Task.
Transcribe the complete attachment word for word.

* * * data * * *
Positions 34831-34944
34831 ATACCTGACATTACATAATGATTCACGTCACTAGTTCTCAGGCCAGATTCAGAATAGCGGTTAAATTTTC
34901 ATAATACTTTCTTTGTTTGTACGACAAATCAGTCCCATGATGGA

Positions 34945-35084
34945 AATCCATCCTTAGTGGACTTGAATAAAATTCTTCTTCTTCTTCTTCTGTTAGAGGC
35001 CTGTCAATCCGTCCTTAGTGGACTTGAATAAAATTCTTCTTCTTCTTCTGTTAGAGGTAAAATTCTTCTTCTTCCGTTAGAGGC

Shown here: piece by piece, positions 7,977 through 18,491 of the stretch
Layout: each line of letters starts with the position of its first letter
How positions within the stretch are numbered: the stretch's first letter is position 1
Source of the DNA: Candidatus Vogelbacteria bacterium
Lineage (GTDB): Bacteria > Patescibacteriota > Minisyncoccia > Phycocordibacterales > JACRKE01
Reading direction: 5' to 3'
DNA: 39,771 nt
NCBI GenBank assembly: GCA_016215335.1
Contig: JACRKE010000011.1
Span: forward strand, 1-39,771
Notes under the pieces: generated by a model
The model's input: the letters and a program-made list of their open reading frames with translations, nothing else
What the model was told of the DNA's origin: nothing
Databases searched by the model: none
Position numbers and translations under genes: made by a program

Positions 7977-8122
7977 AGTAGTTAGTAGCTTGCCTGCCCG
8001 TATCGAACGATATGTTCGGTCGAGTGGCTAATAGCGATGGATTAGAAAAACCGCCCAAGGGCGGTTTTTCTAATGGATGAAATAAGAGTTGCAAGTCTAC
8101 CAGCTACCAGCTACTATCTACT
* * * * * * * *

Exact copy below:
Positions 34831-34944
34831 ATACCTGACATTACATAATGATTCACGTCACTAGTTCTCAGGCCAGATTCAGAATAGCGGTTAAATTTTC
34901 ATAATACTTTCTTTGTTTGTACGACAAATCAGTCCCATGATGGA

Positions 34945-35084
34945 AATCCATCCTTAGTGGACTTGAATAAAATTCTTCTTCTTCTTCTTCTGTTAGAGGC
35001 CTGTCAATCCGTCCTTAGTGGACTTGAATAAAATTCTTCTTCTTCTTCTGTTAGAGGTAAAATTCTTCTTCTTCCGTTAGAGGC

Shown here: piece by piece, positions 7,977 through 18,491 of the stretch
Layout: each line of letters starts with the position of its first letter
How positions within the stretch are numbered: the stretch's first letter is position 1
Source of the DNA: Candidatus Vogelbacteria bacterium
Lineage (GTDB): Bacteria > Patescibacteriota > Minisyncoccia > Phycocordibacterales > JACRKE01
Reading direction: 5' to 3'
DNA: 39,771 nt
NCBI GenBank assembly: GCA_016215335.1
Contig: JACRKE010000011.1
Span: forward strand, 1-39,771
Notes under the pieces: generated by a model
The model's input: the letters and a program-made list of their open reading frames with translations, nothing else
What the model was told of the DNA's origin: nothing
Databases searched by the model: none
Position numbers and translations under genes: made by a program

Positions 7977-8122
7977 AGTAGTTAGTAGCTTGCCTGCCCG
8001 TATCGAACGATATGTTCGGTCGAGTGGCTAATAGCGATGGATTAGAAAAACCGCCCAAGGGCGGTTTTTCTAATGGATGAAATAAGAGTTGCAAGTCTAC
8101 CAGCTACCAGCTACTATCTACT